As I approached the woods, I stopped pedaling and let gravity pull me down the road. This far out of town — or this close to the woods — the roads were just gravel. The wind rushed around my hair and the gravel kicked up dust behind my bike. It was a boy’s bike, it’s frame too big for mine, but it was mine all the same. I loved the sound it made as I winded to a stop. I allowed my bike to find a resting place, and put my foot down to catch myself from falling.
I looked into the woods, which seemed darker given the sun was only just starting to set. This was my favorite time of the day. I could feel the Sun at my back warming my hair, and took a deep breath of the Summer air. I smelled trees rotting from the rains the past week, but found it comforting. It was honest, at least.
In my pocket I could feel the envelope poking against my breast. I took it out of my denim jacket, at first to readjust it, but now that it was in my hands, I felt compelled to open it again. To feel the fibrous paper on my fingertips, and see the deep black ink on the page. I had never gotten such a letter before; In fact, I never got many letters at all. Most of the things we got in the mail were bills for my mother, so the prospect of someone with a message for me was a rush. This was to be the first secret I cultivated, the catalyst that set the dominos in motion.
I opened the letter looked at it’s strange message, typed on a typewriter.
Not that I had many to invite. It was signed in thick dark ink at the bottom, like from an old fountain pen. The inscription just said: “— R.”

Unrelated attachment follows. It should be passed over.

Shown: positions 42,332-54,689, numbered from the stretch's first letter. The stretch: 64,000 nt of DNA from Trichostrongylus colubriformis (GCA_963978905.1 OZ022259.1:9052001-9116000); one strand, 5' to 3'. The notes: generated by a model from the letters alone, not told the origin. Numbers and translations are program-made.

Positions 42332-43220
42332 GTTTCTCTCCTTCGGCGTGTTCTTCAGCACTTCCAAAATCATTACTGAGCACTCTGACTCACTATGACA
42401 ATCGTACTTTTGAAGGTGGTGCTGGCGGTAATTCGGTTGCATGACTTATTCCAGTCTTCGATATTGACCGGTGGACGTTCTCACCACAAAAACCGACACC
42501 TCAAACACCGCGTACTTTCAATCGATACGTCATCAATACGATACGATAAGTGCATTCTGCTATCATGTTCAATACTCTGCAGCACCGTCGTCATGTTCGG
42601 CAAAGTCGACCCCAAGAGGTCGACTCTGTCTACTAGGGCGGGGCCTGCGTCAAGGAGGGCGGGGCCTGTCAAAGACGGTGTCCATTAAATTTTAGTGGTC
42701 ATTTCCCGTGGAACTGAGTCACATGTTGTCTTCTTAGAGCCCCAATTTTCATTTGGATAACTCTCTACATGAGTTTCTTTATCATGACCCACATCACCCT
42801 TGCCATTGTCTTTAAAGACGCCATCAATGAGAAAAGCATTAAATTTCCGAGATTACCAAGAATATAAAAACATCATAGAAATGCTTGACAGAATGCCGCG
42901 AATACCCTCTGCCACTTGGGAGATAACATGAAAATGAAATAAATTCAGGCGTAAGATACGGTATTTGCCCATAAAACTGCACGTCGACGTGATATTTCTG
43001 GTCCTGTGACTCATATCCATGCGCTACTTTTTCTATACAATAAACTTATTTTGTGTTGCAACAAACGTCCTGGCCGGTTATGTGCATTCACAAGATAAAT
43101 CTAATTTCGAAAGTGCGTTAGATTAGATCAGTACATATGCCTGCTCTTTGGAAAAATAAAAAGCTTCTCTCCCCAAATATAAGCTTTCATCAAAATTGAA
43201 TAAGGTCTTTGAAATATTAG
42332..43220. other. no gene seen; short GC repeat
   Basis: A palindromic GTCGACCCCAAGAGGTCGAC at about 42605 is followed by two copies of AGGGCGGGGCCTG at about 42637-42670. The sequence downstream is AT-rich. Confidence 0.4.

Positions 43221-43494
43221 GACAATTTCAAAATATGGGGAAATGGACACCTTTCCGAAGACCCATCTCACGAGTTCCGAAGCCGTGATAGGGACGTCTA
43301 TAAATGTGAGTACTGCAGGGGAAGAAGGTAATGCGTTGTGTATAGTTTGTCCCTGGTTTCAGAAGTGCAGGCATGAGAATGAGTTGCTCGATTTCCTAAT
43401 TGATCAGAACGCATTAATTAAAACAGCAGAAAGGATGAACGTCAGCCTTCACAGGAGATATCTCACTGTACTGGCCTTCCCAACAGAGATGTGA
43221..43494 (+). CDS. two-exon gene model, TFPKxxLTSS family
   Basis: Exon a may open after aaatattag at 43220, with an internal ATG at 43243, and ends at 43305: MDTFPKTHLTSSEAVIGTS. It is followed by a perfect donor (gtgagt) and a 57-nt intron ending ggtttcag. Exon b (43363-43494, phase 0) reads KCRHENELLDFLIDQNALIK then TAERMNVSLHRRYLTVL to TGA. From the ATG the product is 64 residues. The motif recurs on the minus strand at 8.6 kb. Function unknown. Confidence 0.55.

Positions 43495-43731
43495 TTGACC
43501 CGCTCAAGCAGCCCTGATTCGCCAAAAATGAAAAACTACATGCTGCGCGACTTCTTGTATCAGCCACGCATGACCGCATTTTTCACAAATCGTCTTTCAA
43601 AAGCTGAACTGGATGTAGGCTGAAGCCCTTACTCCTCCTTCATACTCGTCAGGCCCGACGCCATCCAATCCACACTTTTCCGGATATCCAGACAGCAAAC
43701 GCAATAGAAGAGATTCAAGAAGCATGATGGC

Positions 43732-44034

At first, I wrote it off as some elaborate joke. Everyone has heard of the Raconteur, it wouldn’t be that hard to type a letter. It hadn’t been mailed, since there was no return address. Even if it wasn’t fake, the prospect of walking alone into the woods wasn’t exactly appealing. They had scared me as a child. But I had learned these woods. I’d built forts here for years, even lived out here for a few days during the divorce. I wasn’t afraid anymore.
I folded the letter and placed it back in my pocket. Some of the ink from the signature (if you could really call it that) had spilled onto my thumb. I watched the ink swirl and slide, filling the valleys of my fingerprint. I watched like you might watch a bug crawl across your fingers. Once it had seemed to come to rest, I walked into the woods.
It was getting darker, and I was losing my resolve. It would be dark soon, and my flashlight wasn’t going to cut it in these woods. Soon I’d have to make a decision: turn around or hunker in for the night. Not only that, but I was at risk of missing the screening. I hadn’t come that far to turn around, so I pressed on.
I rested my hand on a tree nearby, and found the back completely clean of bark. Looking back, it seemed like the last 4 rows of trees were all the same way. Beyond that, it was too dark to tell. Was this a sign, or more afterimages from the storm?